Inspect the Retinal Vessels

The retinal vessels are evaluated as they arborize over the retina. The central retinal artery enters the globe through the physiologic cup. It divides within the cup and again on the surface, giving rise to four main branches that supply the superior and inferior temporal and nasal quadrants of the optic fundus. The arteries are two-thirds to four-fifths the diameter of the veins and have a prominent light reflex. This light reflex is a reflection of the

Normal Optic Disc
Figure 10-75 Normal optic disc, left eye.

ophthalmoscope's light on the arterial wall and is normally about one-fourth the diameter of the column of blood. The veins exhibit spontaneous pulsations in 85% of patients. This can best be demonstrated as the retinal vein enters the optic nerve, where it can be seen on end.

As all the vessels course away from the disc, they appear to narrow. The crossing of the arteries and veins occurs within two disc diameters from the disc.

Myelinated Optic Nerve
Figure 10-77 Myelinated nerve fibers at optic disc.

The normal vessel wall is invisible, with its thin light reflex. In hypertension, the vessel may have focal or generalized areas of narrowing or spasm, causing the light reflex to be narrowed. With time, the vessel wall becomes thickened and sclerotic, and there is a widening of the light reflex to greater than half of the diameter of the column of blood. The light reflex develops an orange metallic appearance called copper wiring (Fig. 10-80). When such an artery crosses over a vein, there appears to be a discontinuity of the venous column as a result of the widened, but invisible, arterial wall. This is termed arteriovenous nicking.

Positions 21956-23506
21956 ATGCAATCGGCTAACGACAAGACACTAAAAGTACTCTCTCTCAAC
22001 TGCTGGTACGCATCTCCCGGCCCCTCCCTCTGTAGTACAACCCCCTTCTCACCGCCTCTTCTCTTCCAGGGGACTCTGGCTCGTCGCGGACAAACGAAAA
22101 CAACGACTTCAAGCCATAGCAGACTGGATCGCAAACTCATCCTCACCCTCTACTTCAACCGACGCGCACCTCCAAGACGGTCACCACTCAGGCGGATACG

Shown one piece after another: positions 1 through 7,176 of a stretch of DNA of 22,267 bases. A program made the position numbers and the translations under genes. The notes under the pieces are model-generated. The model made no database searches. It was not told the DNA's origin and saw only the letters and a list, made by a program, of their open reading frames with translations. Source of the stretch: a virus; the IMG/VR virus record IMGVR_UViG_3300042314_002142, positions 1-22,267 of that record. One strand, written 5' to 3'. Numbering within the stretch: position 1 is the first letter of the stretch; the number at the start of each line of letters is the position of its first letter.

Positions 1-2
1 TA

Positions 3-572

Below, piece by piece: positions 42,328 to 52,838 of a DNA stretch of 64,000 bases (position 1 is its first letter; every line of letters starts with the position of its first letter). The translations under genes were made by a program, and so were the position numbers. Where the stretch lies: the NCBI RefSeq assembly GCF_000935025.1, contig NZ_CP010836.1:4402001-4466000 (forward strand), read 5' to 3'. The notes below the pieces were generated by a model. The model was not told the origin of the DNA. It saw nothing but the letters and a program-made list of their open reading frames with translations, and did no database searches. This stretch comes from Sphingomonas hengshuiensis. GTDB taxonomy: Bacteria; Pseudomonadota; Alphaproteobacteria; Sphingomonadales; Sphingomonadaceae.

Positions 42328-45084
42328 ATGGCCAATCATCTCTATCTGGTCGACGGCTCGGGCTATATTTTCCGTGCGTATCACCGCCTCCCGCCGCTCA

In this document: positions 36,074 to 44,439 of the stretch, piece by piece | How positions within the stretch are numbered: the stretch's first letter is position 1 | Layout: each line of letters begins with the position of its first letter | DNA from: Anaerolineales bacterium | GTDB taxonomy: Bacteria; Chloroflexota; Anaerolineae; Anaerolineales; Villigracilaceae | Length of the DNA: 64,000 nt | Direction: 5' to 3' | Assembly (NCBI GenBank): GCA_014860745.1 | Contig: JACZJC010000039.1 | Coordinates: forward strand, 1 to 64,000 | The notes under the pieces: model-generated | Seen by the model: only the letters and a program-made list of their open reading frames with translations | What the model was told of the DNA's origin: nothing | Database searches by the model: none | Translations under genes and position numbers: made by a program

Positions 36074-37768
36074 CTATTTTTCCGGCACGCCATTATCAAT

Follow the vessels in all four directions: superior temporal, superior nasal, inferior nasal, and inferior temporal. Remember to move your head and the ophthalmoscope as one unit.

Inspect the Macula

When the ophthalmoscope is kept level with the disc and moved temporally approximately 1.5 to 2 disc diameters, the macula is seen. This appears as an avascular area with a pinpoint reflective center, the fovea. If the examiner has difficulty in seeing the macula, the patient can be instructed to look directly into the light;the fovea is then visible. The red-free filter is also helpful in locating the macula. Figure 10-81 shows a normal macula of the right eye.

Figure 10-82 shows a patient with a macular hole of the left eye; notice the punched-out appearance at the macula. Macular holes are seen in patients with high myopia.

Describe Any Retinal Lesions

When a lesion is seen, its color and shape are important in determining its cause. Is it red, black, gray, or whitish? Red lesions are usually hemorrhages. They can be located best by using the green contrast filter of the ophthalmoscope. Linear, or flame-shaped, hemorrhages occur in the nerve fiber layer of the retina (Fig. 10-83), whereas round hemorrhages are located in deeper intraretinal layers. Are the borders of the lesions sharp or blurred?